13. Nicolai J. Foss, 1996. "Knowledge-Based Approaches to the Theory of the Firm: Some Critical Comments," Organization Science, INFORMS, vol. 7(5), pages 470-476, October.
    14. S.A. Lippman & R.P. Rumelt, 1982. "Uncertain Imitability: An Analysis of Interfirm Differences in Efficiency under Competition," Bell Journal of Economics, The RAND Corporation, vol. 13(2), pages 418-438, Autumn.
    15. Richardson, G B, 1972. "The Organisation of Industry," Economic Journal, Royal Economic Society, vol. 82(327), pages 883-896, September.
    16. Nicolai J. Foss, 1994. "Why transaction cost economics needs evolutionary economics," Revue d'Économie Industrielle, Programme National Persée, vol. 68(1), pages 7-26.
    Full references (including those not matched with items on IDEAS)


    Citations are extracted by the CitEc Project, subscribe to its RSS feed for this item.

    Cited by:

    1. Antonelli, Cristiano & Crespi, Francesco, 2013. "The "Matthew effect" in R&D public subsidies: The Italian evidence," Technological Forecasting and Social Change, Elsevier, vol. 80(8), pages 1523-1534.
    2. Qiang Zhi & Tianguang Meng, 2016. "Funding allocation, inequality, and scientific research output: an empirical study based on the life science sector of Natural Science Foundation of China," Scientometrics, Springer;Akadémiai Kiadó, vol. 106(2), pages 603-628, February.
    3. Mangematin, V., 2000. "PhD job market: professional trajectories and incentives during the PhD," Research Policy, Elsevier, vol. 29(6), pages 741-756, June.
    4. Zhifeng Yin & Qiang Zhi, 2017. "Dancing with the academic elite: a promotion or hindrance of research production?," Scientometrics, Springer;Akadémiai Kiadó, vol. 110(1), pages 17-41, January.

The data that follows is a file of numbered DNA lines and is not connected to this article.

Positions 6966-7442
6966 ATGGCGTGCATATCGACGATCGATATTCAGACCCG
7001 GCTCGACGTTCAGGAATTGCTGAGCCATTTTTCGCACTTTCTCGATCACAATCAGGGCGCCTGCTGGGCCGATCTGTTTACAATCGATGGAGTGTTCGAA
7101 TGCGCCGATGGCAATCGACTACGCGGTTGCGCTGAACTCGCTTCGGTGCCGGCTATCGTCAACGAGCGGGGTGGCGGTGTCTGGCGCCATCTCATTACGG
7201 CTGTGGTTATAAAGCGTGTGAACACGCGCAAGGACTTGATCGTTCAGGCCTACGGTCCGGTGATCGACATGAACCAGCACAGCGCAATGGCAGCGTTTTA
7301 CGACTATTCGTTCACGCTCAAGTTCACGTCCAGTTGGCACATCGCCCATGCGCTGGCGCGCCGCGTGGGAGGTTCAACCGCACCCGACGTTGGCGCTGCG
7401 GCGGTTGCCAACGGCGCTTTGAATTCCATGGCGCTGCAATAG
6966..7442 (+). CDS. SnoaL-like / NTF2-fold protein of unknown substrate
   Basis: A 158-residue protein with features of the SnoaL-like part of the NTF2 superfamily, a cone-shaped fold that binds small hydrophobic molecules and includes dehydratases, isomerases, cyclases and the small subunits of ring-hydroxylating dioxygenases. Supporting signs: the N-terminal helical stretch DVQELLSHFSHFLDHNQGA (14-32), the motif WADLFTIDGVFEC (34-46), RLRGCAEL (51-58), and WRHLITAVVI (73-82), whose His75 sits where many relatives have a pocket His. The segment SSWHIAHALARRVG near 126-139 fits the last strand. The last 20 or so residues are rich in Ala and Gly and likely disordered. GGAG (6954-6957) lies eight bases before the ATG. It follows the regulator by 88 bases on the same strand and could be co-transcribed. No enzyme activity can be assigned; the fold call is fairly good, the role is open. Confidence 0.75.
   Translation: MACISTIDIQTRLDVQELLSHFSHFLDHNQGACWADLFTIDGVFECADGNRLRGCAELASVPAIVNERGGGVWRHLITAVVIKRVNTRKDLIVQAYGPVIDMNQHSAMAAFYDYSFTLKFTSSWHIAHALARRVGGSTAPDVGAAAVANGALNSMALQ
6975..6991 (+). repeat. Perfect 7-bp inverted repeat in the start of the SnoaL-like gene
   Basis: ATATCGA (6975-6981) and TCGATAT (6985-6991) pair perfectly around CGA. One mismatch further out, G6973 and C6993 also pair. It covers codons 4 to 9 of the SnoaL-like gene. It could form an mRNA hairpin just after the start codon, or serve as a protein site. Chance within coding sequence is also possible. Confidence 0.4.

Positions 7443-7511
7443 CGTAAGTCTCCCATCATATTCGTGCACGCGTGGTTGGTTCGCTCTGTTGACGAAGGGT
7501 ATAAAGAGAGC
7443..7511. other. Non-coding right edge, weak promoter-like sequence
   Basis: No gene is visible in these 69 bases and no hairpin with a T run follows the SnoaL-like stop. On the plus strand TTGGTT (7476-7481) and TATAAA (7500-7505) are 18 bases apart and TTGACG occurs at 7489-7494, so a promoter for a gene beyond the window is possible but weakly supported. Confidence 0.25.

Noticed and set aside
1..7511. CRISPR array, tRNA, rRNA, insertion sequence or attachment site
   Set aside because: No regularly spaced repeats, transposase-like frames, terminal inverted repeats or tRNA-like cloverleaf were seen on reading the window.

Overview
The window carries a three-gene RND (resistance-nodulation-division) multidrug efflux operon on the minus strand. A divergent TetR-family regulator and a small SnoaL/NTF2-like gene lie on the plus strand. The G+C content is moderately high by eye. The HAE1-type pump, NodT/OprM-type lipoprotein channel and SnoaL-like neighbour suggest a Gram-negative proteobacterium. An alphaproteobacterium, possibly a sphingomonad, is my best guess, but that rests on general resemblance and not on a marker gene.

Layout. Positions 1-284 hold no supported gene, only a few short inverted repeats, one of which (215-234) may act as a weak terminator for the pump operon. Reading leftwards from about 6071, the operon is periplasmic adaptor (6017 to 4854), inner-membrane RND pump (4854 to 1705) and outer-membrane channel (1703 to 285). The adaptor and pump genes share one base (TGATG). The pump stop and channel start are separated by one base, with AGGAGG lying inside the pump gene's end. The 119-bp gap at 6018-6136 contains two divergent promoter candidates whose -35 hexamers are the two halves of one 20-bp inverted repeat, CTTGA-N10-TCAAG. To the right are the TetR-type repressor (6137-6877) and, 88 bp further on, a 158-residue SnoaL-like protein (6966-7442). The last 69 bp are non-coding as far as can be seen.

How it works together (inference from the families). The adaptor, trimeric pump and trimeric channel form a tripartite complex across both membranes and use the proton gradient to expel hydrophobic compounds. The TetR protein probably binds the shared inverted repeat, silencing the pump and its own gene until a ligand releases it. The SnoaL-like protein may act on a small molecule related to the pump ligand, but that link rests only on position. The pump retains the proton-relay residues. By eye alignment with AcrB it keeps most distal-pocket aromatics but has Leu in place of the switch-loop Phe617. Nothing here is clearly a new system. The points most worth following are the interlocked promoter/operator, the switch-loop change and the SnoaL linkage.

5. Ramello Giovanni B., 2005. "Intellectual Property and the Markets of Ideas," Review of Network Economics, De Gruyter, vol. 4(2), pages 1-20, June.
    6. Cellini, Roberto & Cuccia, Tiziana, 2007. "Information externality in the arts and the public intervention: a brief note," MPRA Paper 5193, University Library of Munich, Germany.

    More about this item


    Access and download statistics


    All material on this site has been provided by the respective publishers and authors. You can help correct errors and omissions. When requesting a correction, please mention this item's handle: RePEc:prs:recind:rei_0154-3229_1997_num_79_1_1653. See general information about how to correct material in RePEc.

    For technical questions regarding this item, or to correct its authors, title, abstract, bibliographic or download information, contact: (Equipe PERSEE). General contact details of provider: .

    If you have authored this item and are not yet registered with RePEc, we encourage you to do it here. This allows to link your profile to this item. It also allows you to accept potential citations to this item that we are uncertain about.

    We have no references for this item. You can help adding them by using this form .

    If you know of missing items citing this one, you can help us creating those links by adding the relevant references in the same way as above, for each refering item. If you are a registered author of this item, you may also want to check the "citations" tab in your RePEc Author Service profile, as there may be some citations waiting for confirmation.

    Please note that corrections may take a couple of weeks to filter through the various RePEc services.

    IDEAS is a RePEc service hosted by the Research Division of the Federal Reserve Bank of St. Louis . RePEc uses bibliographic data supplied by the respective publishers.